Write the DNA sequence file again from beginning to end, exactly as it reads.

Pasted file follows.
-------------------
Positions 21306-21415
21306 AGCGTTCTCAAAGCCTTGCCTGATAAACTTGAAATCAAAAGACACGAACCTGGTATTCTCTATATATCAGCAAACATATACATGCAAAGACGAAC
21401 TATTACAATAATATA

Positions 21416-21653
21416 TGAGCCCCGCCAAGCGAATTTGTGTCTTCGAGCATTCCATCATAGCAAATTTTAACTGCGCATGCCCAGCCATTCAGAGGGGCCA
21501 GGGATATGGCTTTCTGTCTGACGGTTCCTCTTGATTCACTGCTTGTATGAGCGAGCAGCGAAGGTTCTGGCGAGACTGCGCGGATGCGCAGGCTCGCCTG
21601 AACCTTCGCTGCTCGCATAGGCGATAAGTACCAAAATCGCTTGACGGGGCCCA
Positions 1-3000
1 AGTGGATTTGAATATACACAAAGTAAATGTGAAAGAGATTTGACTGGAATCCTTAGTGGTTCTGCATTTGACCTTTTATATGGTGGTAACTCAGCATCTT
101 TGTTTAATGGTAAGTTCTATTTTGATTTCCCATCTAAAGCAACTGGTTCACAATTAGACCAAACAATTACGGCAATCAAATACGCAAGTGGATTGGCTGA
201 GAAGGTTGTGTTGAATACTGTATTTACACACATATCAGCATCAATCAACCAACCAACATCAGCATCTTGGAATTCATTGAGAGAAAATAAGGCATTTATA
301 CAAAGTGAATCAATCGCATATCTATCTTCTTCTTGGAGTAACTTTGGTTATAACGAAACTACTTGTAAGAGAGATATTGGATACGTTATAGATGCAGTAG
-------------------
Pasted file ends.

Positions 21306-21415
21306 AGCGTTCTCAAAGCCTTGCCTGATAAACTTGAAATCAAAAGACACGAACCTGGTATTCTCTATATATCAGCAAACATATACATGCAAAGACGAAC
21401 TATTACAATAATATA

Positions 21416-21653
21416 TGAGCCCCGCCAAGCGAATTTGTGTCTTCGAGCATTCCATCATAGCAAATTTTAACTGCGCATGCCCAGCCATTCAGAGGGGCCA
21501 GGGATATGGCTTTCTGTCTGACGGTTCCTCTTGATTCACTGCTTGTATGAGCGAGCAGCGAAGGTTCTGGCGAGACTGCGCGGATGCGCAGGCTCGCCTG
21601 AACCTTCGCTGCTCGCATAGGCGATAAGTACCAAAATCGCTTGACGGGGCCCA
Positions 1-3000
1 AGTGGATTTGAATATACACAAAGTAAATGTGAAAGAGATTTGACTGGAATCCTTAGTGGTTCTGCATTTGACCTTTTATATGGTGGTAACTCAGCATCTT
101 TGTTTAATGGTAAGTTCTATTTTGATTTCCCATCTAAAGCAACTGGTTCACAATTAGACCAAACAATTACGGCAATCAAATACGCAAGTGGATTGGCTGA
201 GAAGGTTGTGTTGAATACTGTATTTACACACATATCAGCATCAATCAACCAACCAACATCAGCATCTTGGAATTCATTGAGAGAAAATAAGGCATTTATA
301 CAAAGTGAATCAATCGCATATCTATCTTCTTCTTGGAGTAACTTTGGTTATAACGAAACTACTTGTAAGAGAGATATTGGATACGTTATAGATGCAGTAG